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Increased Vulnerability to Pattern-Related Visual Stress in Myalgic Encephalomyelitis

Discussion in 'Latest ME/CFS Research' started by Kyla, Nov 10, 2015.

  1. Kyla

    Kyla ᴀɴɴɪᴇ ɢꜱᴀᴍᴩᴇʟ

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    http://pec.sagepub.com/content/early/2015/11/03/0301006615614467.abstract
    (paywalled)


     
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  2. MeSci

    MeSci ME/CFS since 1995; activity level 6?

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    It would be interesting to see the full article.

    I have serious problems with moving or changing images or patterns on websites. It makes it very hard for me to find what I am looking for. The online supermarket I use has these on the log-in page, and it frazzles both my eyes and my brain, making it hard to log in. It's a similar effect to when I inhale an artificial perfume, or two or more people are talking at once.

    I suspect that it's to do with our inability to filter out unwanted stimuli, thus susceptibility to overstimulation.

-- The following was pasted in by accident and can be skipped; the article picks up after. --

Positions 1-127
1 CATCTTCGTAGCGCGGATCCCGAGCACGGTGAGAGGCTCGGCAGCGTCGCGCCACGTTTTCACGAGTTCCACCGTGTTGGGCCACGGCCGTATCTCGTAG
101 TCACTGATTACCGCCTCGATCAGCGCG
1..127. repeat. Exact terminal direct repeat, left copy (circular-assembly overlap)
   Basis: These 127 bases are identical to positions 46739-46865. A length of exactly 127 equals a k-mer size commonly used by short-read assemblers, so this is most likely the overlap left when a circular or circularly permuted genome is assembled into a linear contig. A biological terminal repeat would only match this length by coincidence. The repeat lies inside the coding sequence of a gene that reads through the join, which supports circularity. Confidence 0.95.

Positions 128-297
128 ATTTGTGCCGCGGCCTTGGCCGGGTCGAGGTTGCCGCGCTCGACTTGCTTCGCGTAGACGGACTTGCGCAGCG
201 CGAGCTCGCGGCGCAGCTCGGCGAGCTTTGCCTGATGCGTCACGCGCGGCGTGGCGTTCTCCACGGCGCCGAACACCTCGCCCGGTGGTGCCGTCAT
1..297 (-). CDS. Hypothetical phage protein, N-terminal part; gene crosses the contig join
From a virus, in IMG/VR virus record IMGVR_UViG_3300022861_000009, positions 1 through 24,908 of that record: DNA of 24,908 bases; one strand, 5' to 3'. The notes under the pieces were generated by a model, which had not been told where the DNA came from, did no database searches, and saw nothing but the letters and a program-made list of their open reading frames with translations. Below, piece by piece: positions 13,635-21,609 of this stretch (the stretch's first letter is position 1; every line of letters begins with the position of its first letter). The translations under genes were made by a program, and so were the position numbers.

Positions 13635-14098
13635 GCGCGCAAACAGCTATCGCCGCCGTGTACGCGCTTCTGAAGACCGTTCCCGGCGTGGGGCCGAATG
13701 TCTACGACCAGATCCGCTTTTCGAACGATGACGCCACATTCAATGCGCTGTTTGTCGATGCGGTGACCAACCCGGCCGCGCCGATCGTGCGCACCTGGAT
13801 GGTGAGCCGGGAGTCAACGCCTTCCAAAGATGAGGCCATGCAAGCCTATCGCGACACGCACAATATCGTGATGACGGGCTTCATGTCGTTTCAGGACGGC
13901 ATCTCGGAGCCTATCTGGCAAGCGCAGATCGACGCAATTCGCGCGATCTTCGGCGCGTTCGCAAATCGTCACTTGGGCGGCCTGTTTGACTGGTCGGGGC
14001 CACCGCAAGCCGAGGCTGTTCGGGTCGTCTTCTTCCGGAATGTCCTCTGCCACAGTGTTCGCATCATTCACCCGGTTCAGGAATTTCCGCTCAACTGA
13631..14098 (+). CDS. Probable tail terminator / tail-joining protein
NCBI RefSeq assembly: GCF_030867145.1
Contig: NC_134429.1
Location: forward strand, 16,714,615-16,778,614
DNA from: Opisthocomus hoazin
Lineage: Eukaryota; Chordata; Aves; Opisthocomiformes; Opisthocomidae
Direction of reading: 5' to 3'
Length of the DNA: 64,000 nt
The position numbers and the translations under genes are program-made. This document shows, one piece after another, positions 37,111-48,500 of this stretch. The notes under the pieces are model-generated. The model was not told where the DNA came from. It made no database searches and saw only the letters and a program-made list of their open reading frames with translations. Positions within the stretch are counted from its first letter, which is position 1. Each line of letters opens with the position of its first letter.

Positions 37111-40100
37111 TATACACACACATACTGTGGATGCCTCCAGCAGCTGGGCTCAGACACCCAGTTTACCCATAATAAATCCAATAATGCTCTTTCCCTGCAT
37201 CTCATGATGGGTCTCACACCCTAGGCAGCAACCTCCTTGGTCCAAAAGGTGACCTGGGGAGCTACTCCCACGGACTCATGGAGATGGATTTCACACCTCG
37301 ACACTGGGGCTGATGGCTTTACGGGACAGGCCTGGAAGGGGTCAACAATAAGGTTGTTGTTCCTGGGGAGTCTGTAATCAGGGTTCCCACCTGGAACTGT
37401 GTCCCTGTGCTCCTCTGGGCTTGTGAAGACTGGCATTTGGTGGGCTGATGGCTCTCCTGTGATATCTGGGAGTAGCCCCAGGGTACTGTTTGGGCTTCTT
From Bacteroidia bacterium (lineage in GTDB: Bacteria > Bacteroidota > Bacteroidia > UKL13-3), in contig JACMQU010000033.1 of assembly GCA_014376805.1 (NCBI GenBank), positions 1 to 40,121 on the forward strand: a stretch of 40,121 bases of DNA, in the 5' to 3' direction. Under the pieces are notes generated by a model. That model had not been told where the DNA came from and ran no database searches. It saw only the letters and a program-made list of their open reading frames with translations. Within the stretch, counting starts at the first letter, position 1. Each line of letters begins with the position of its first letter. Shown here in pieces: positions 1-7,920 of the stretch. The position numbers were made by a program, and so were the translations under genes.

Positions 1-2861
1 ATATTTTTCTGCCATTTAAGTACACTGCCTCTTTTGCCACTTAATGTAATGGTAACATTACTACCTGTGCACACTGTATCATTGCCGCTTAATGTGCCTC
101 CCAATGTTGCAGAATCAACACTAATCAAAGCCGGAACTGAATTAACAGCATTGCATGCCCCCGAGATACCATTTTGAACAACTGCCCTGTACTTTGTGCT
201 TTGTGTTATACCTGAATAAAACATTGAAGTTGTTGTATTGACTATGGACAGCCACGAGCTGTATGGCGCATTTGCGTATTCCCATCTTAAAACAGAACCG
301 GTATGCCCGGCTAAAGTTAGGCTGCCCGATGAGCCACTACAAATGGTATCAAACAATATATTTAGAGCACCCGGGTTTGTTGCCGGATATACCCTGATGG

3. snowathlete

    snowathlete

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    Interesting. Worth exploring.
     
  4. Sidereal

    Sidereal Senior Member

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    Interesting.
     
  5. Scarecrow

    Scarecrow Revolting Peasant

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    ME Association, please take note. :(
     
  6. Vasha

    Vasha Senior Member

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    Really interesting. This also fits my experience.

    I wonder if similar studies have been done with other groups, for example, migraineurs having a migraine, or people with autism.
     
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  7. Marco

    Marco Grrrrrrr!

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    Without the details it's hard to tell what this study paradigm implies but I've thought for a long time that there might be a lot to learn from these basic 'signal processing' pathways using often overlooked 'older' technologies such as evoked potentials and even as a psychology undergrad we had access to tools such as tachistoscopes for looking at issues involved in visual processing (much easier to do these days with PC's).

    I'd bet that whatever is going on with our brains would be likely to show up in early sensory processing.
     
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  8. Battery Muncher